US, Private Groups Join To Turn Field To Wetlands

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A stretch of Detroit River shoreline is going back to nature, with the re-flooding of a tract of land drained for farming a century ago.

Officials held a dedication ceremony Saturday for the 67-acre wetland restoration project. It’s the outgrowth of years of work by federal and private officials to acquire and transform the land into a home for wildlife.

The U.S. Fish and Wildlife Service bought the land in 2003, adding it to what now is the 5,700-acre Detroit River International Wildlife Refuge.

“One of the first steps in the process is just bringing water back to the land,” said Casey Bartkus, Michigan regional biologist for Ducks Unlimited. That means tearing up drainage pipes, or “tiles,” installed to drain the land, then putting in a low earthen dike and water control systems that allow the wildlife service to mimic the periodic flooding and drying of the land that occurs naturally.

The periodic changes in wetness also help control invasive plants and increase the diversity among native species.

The site is in the refuge’s Brancheau Unit in Monroe County’s Berlin Township, about 30 miles south-southwest of Detroit.

At least 100 years ago, owners of the farmland installed drainage to allow the growing of crops. It’s a process that occurred throughout the Detroit River and western Lake Erie watershed, Bartkus said. Overall, about 90 percent of the wetlands in the Michigan portion of the watershed have disappeared, he said. Bit by bit, projects like this are bringing some of them back.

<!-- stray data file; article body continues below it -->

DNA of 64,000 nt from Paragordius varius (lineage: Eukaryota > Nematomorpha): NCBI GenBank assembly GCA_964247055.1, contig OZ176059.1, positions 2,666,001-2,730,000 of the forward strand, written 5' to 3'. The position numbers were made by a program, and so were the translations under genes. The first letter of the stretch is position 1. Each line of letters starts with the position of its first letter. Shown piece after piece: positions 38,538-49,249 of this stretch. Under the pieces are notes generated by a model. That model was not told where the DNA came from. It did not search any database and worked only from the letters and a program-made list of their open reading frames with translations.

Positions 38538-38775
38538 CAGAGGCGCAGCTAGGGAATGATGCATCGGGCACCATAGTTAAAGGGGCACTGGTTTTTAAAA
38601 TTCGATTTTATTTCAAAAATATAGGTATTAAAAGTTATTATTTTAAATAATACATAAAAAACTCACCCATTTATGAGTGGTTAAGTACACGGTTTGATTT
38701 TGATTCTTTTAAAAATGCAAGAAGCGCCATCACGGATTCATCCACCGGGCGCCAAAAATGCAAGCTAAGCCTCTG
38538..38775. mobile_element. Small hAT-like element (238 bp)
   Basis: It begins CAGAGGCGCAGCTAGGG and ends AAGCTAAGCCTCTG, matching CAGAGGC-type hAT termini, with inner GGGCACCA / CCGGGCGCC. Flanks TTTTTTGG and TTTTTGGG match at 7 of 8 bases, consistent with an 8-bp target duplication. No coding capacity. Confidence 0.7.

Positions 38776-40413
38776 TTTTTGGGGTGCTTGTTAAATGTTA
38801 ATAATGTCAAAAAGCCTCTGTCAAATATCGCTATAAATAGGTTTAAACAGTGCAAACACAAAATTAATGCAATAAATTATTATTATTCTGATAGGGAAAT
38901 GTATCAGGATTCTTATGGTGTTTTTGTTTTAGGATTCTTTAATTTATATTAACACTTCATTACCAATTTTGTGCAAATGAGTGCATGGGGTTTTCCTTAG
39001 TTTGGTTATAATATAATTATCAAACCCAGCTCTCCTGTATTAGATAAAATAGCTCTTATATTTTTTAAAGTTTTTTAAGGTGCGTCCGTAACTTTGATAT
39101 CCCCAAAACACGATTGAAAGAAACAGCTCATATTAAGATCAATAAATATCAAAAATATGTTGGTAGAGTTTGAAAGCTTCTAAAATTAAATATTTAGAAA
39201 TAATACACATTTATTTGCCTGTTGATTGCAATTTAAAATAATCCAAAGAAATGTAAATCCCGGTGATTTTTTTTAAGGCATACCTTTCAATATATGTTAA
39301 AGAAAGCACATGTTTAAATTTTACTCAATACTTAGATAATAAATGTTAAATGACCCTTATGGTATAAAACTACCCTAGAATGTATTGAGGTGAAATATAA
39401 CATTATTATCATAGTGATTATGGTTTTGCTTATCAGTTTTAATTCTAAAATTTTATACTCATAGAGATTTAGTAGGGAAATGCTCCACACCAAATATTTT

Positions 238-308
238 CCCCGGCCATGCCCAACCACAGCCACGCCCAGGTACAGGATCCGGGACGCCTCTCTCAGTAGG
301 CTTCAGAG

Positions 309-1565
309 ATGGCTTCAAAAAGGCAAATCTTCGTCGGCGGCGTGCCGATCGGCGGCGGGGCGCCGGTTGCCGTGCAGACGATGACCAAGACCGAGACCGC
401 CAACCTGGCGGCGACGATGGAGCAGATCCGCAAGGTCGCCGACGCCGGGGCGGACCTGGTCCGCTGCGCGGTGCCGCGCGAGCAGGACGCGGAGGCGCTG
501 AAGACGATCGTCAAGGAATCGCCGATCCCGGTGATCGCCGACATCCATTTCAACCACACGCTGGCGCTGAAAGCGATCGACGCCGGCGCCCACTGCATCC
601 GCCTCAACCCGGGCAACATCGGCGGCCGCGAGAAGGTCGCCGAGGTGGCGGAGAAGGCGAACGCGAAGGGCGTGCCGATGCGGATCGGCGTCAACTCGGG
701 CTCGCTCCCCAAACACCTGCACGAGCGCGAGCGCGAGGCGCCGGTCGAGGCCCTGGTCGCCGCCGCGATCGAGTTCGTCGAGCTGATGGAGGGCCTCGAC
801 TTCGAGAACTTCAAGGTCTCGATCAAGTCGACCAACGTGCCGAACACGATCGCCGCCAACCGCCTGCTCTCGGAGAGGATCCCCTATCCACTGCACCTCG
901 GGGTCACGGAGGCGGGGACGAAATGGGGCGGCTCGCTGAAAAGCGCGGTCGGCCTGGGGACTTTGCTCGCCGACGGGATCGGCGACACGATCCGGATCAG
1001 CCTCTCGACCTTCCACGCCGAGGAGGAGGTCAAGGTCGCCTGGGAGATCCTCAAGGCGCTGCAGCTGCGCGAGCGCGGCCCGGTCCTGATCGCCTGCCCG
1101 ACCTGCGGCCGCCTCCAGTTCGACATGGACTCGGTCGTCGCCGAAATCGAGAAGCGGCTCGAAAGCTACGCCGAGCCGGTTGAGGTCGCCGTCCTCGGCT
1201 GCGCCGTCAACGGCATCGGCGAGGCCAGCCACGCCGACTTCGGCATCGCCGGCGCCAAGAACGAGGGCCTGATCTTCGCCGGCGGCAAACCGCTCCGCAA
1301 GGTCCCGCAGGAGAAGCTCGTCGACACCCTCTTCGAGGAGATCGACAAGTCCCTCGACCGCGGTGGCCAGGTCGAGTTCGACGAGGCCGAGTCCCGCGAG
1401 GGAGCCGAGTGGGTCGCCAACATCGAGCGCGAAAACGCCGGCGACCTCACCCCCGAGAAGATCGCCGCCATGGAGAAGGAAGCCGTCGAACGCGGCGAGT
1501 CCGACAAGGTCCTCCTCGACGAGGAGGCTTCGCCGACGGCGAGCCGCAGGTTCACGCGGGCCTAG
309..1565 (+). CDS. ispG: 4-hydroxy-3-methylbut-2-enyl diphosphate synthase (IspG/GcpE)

“This project has not only restored wetland and enhanced wildlife habitat for migratory birds and other wetland-dependent wildlife, but it has reduced nonpoint source loadings of pollutants … and helped reduce the risk of flooding to local residents and businesses,” said Steve Dushane, assistant manager of the refuge.

The restoration work came from three federal grants totaling $200,000, with double and triple matching from an array of private groups. They include Ducks Unlimited, Waterfowl USA, the International Wildlife Refuge Alliance, Michigan Duck Hunters Association, Metropolitan Affairs Coalition, North American Wetlands Conservation Council, and DTE Energy Co., owner of the nearby Fermi 2 nuclear power plant.

“This project is another fine example of conservation by design,” said a statement from U.S. Rep. John Dingell, D-Dearborn, who led efforts to create the Detroit River refuge in 2001. “This project embodies a great partnership among federal, state, local and private agencies and conservation groups.”

Ducks Unlimited is a group made up primarily by duck hunters, but it is heavily involved in restoration of wetlands with a variety of uses. The new tract is eventually expected to be open to hunting.

Copyright 2010 by The Associated Press. All Rights Reserved.

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